In Foster City, where three seats were available, incumbent Herb Perez was in third place with 25.8 percent of the vote, behind small business owner Sam Hindi at 26.8 percent and attorney Catherine Mahanpour at 26.2 percent. Broker and educator Patrick Sullivan was in last place with 21.3 percent of the vote.
In San Mateo, where two seats were open, incumbent Maureen Freschet was in second place with 35.6 percent of the vote, behind challenger Diane Papan, a nonprofit executive, who led with 37.3 percent. Trailing were accountant Thomas Morgan at 16.2 percent and marketing manager Karen Schmidt with 10.8 percent.
In Brisbane, which had two open seats, incumbent Terry O’Connell easily led the pack with 27.8 percent of the vote. Behind her, Madison Davis, a parks and recreation commissioner and special advocate for foster children, drew 23 percent of the vote, while planning commissioner and engineer Jameel Munir drew 20.5 percent.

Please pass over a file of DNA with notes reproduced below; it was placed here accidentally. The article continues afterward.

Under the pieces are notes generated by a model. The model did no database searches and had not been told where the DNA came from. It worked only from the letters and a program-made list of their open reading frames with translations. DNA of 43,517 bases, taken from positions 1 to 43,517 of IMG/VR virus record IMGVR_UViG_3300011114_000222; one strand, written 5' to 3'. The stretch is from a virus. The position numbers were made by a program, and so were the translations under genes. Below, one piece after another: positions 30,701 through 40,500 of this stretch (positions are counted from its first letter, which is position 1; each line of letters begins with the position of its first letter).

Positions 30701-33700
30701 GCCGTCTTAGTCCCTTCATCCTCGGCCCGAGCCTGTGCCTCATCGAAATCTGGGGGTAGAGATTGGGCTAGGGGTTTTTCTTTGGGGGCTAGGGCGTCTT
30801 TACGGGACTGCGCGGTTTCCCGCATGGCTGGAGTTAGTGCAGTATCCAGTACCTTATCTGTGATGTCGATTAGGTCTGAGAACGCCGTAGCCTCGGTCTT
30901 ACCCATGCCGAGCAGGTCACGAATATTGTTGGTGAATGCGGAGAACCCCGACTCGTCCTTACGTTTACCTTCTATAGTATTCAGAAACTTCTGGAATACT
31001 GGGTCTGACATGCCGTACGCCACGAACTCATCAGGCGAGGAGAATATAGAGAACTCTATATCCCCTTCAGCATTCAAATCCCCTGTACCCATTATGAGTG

In Belmont, where no incumbents ran for two open seats, transportation and environmental planner Doug Kim was leading with 43 percent of the vote and attorney and planning commissioner Davina Hurt was in second with 42.3 percent. Product development manager Dwight Looi trailed at 14.8 percent.
And in Burlingame, where no incumbents ran for two open seats, nonprofit executive Emily Beach was leading with 37.9 percent of the vote, followed by business owner Donna Colson with 34.9 percent. Entrepreneur Nirmala Bandrapalli drew 21.1 percent and marketing consultant and community volunteer Eric Storey drew 6 percent.